The Platform


The Confederacy lost and yet some Americans still want to glamorize it.

In the wake of the tragic death of George Floyd, Americans have begun to demand long-overdue change. Over the past few weeks, controversy has been sparked as more and more Confederate monuments are being taken down. Yet many, including myself, are beginning to ask why this is even a debate. These men fought to preserve the brutal exploitation and enslavement of Black people so why are they honored? More importantly, why is the president so against their removal?

Much like the Confederate flag debate, the dismantling of Confederate monuments warrants the same response. So, let’s take a closer look at these prominent arguments.

“Trying to erase history.” When asked in an interview if she believed removing monuments is an attempt to erase American history, Annette Gordon-Reed, a Pulitzer prize winner and current Harvard history professor, replied, “No. I don’t. History will still be taught. We will know who Robert E. Lee was. Who Jefferson Davis was. Who Frederick Douglass was. Who Abraham Lincoln was. There are far more dangerous threats to history. Defunding the humanities, cutting history classes and departments. Those are the real threats to history.”

Just this year, North Carolina cut down on history class requirements for high schoolers. In addition, many high schools in the U.S. are underfunding important classes. Yet a study by the Investigative Fund at the Nation Institute and Smithsonian Magazine found that over $40 million taxpayer dollars have been directed towards preserving Confederate statues, monuments, parks, various Confederate heritage organizations, etc. Alabama, for example, spent $5.5 million taxpayer dollars to sustain its Confederate memorial park which honors Confederate soldiers who are long dead.

For people so concerned with education and preserving history, no one seems too bothered by the fact that millions are going down the drain to honor the Confederacy while schools, particularly in the South, are struggling. The idea that you need a monument honoring men who believed in a system of oppression in order to not forget that very system of oppression, quite frankly, does not make sense.

Yet President Trump seems to think otherwise as he has been very adamant about keeping these monuments in place. His support for keeping the memorials was seen dating back to the 2017 Charlottesville protest- a protest organized by white nationalists in order to defend the Robert E. Lee statue. The march quickly turned deadly. Americans everywhere were horrified and watched the broadcasted scenes unfold as marchers were seen carrying Confederate and Nazi flags as well as chanting racist and anti-semitic chants. Donald Trump, however, didn’t seem to be bothered and instead took to Twitter to say the following: “Sad to see the history and culture of our great country being ripped apart with the removal of our beautiful statues and monuments. You…..”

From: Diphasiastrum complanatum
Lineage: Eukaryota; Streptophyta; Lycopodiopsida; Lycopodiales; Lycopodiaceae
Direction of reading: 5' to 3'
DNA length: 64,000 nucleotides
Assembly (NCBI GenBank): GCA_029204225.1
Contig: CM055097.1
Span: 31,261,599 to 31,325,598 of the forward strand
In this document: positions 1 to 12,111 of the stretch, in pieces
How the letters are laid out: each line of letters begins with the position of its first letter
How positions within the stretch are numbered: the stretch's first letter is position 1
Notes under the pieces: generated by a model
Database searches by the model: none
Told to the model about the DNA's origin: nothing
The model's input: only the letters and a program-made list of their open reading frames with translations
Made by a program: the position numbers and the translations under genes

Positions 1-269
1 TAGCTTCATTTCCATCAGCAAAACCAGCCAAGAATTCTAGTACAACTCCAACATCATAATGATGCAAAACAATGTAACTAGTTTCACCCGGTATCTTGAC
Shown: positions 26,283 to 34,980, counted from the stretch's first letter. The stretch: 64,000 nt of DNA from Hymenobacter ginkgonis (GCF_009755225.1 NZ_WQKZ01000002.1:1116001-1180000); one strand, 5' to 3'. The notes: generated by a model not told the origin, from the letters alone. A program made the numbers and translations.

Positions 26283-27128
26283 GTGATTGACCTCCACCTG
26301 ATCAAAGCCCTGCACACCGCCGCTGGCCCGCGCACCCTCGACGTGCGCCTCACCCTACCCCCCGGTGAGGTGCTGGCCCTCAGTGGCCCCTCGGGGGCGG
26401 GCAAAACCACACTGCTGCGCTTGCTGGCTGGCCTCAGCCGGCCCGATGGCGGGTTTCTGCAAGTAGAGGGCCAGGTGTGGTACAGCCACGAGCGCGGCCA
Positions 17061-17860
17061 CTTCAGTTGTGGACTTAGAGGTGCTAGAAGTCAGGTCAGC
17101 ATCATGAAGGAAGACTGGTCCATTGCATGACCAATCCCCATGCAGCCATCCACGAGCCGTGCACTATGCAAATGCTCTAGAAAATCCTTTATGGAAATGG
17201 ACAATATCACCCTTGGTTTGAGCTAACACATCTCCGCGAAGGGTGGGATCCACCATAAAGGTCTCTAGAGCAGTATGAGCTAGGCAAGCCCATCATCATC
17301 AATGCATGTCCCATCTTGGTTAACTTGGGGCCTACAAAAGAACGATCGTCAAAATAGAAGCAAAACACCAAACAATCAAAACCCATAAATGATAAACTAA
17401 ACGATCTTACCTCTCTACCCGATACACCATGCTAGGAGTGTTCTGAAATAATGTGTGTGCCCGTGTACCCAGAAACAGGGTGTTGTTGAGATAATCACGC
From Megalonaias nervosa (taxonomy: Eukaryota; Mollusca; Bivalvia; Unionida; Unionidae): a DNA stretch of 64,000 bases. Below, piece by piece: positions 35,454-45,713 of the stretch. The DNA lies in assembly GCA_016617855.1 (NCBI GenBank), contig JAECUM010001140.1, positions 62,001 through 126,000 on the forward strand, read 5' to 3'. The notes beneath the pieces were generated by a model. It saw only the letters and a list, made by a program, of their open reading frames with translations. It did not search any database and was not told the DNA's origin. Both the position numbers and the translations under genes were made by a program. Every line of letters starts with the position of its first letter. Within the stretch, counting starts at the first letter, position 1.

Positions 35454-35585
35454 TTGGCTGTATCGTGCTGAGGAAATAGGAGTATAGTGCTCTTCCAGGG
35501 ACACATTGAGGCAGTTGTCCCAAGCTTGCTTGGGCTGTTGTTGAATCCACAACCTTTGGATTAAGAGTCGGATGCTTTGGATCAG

How can we socially progress as a nation when the country is divided and our own president is the one deepening the divide?

“But it’s not hate.” Most Confederate statues were built during the Jim Crow era when racial tensions were higher than ever. With the rise of the second Ku Klux Klan, Black people were targeted and the statues were put up to send a message. Given the historical context under which these monuments were built, to say that they don’t mirror and represent the hateful views of a racist society is absurd. This was a time period when white southerners were desperate to cling to the “old south.”

The monuments were a way to glamorize and deem the Confederacy as valiant and brave and perpetuate the “lost cause” theory. The lost cause theory hugely downplays the role that slavery had on the war and states the reason for the war were states’ rights. Moreover, the lost cause paints slaves as being content and loyal to the Confederate cause. This myth is an attempt to paint the Confederacy in a good light all the while conveniently ignoring the trafficking and enslavement of millions of people.

“It’s just a statue.” This goes far beyond cement and resin. These statues were a symbol then of resistance to the new south and are a symbol now of resistance towards progression. More and more people are beginning to take a stance. Important conversions that were once ignored and dismissed are happening. Now, more than ever is the time to take action.

Celeste Resendiz is a rising senior based in Texas. She is heavily involved in the marching band, where she is an elected member of the board that manages the band's funds and coordinates events. She has been a head section leader for two years, and the band has placed second on a national level. Having played the flute for over 8 years, she has competed and advanced on a state level.